Power Financial Corp. is pouring more dollars into Canada's financial technology industry with its third investment in just less than a year.
The details have yet to be released, but industry sources confirm that Power Financial will be investing an undisclosed amount in a mobile money application developed by Koho Financial Inc.
"We are in the process of raising a round and Power is participating in that round," said Daniel Eberhard, co-founder and chief executive officer of Koho, who would not disclose how much funding the company is looking to raise.
Power Financial declined to comment on the investment, but Paul Desmarais Jr., co-chairman of Power Financial, has been among the early adopters investing in the fintech space. Last April, the company invested $30-million in robo-adviser Wealthsimple, and earlier this year Power Financial joined Equitable Bank and Hedgewood Inc. in a $6.4-million investment in online lender Borrowell Inc.
Power Financial has yet to say whether the fintech companies they have already invested in will be integrated with its existing financial-services companies – which involve a number of major players in the money-management landscape, including Great-West Lifeco Inc. and IGM Financial Inc. (which houses financial advisers in both Investors Group Inc. and Investment Planning Counsel).
In addition, IGM Financial is the parent of investment management firm Mackenzie Financial Corp. – which is set to launch a suite of exchange-traded funds this spring. (ETFs are commonly used building blocks in the portfolio construction of robo-advisers.)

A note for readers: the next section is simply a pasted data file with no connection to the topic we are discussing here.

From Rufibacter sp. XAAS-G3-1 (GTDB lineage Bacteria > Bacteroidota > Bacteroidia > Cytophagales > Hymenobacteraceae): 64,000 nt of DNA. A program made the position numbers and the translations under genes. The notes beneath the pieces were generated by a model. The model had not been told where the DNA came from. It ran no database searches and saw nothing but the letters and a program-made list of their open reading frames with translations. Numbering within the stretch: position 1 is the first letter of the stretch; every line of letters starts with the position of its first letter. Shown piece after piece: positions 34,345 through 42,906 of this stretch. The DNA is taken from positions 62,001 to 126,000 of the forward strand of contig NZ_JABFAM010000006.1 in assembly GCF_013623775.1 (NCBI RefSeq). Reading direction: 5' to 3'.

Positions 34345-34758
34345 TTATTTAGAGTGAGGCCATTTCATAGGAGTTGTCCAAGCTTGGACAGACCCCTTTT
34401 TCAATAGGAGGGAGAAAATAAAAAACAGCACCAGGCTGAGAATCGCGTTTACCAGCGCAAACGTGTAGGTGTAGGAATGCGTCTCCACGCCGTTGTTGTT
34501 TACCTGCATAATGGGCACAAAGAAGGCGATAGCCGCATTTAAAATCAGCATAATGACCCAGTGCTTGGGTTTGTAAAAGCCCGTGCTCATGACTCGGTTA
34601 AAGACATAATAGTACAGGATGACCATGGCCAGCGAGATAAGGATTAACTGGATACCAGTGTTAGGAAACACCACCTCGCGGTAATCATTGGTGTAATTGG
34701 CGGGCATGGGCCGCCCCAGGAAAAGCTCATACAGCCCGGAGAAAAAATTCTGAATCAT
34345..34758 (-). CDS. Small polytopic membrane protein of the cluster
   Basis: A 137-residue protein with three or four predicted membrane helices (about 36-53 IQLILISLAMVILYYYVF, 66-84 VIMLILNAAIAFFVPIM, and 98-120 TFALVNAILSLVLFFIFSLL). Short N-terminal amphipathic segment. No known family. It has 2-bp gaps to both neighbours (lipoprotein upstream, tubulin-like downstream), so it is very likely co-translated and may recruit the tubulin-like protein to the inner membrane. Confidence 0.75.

This is the second round of fundraising for Koho – which is still open to accepting new investors and has already attracted investments from Scott Lake, founder and former CEO of Shopify Inc., and Adam Felesky, former CEO of Horizons ETF Management (Canada) Inc., in addition to Power Financial.
"The success of fintech firms will be dependent on minimizing their customer acquisition costs," Mr. Felesky said in an e-mail. "Koho has a simple and attractive financial product, which we believe will be sought out. The company is at the front lines of building the future financial ecosystem as this customer base can then be offered other solutions – whether in-house or through other fintech partnerships."
Last year, Koho completed its first round of fundraising, which raised $1-million, and had the backing of several well-known industry veterans: Joe Canavan, former CEO of Assante Wealth Management Ltd. and investor in robo-adviser Wealthsimple; Lloyd Craig, former CEO of Coast Capital Savings Credit Union; and Gil Penchina, a major Silicon Valley investor who has been involved with U.S. robo-adviser Wealthfront, as well as LinkedIn Corp. and PayPal Inc.
Koho is not a chartered bank, which is why it has partnered with Vancouver-based Peoples Trust Co. to hold cash. Koho provides clients a mobile application that allows them to conduct day-to-day financial transactions that include direct deposits, purchases, ATM withdrawals, bill payments and electronic money transfers – all free.
Users can deposit money using direct deposit, e-transfers or online via their Web portal. In addition, the app also allows users to set up automatic budgeting and savings goals. The company launched its website last fall and has more than 6,000 clients on its waiting list.
Koho makes its money when purchases are made on a prepaid card. A portion of the purchase – called interchange – is paid directly by the merchant to Koho. It usually works out to about 1.5 per cent of the total amount of the purchase.
Among the larger financial institutions in Canada, Power Financial is not the only one keeping a close eye on fintech players. Earlier this year, Canadian Imperial Bank of Commerce, First West Credit Union and Meridian Credit Union each partnered with fintech operations.
Last week, Toronto-Dominion Bank CEO Bharat Masrani said he would like to see regulators step into the fintech arena, suggesting they have an unfair advantage over traditional banks because they are not subject to the same rules.
With files from banking reporter David Berman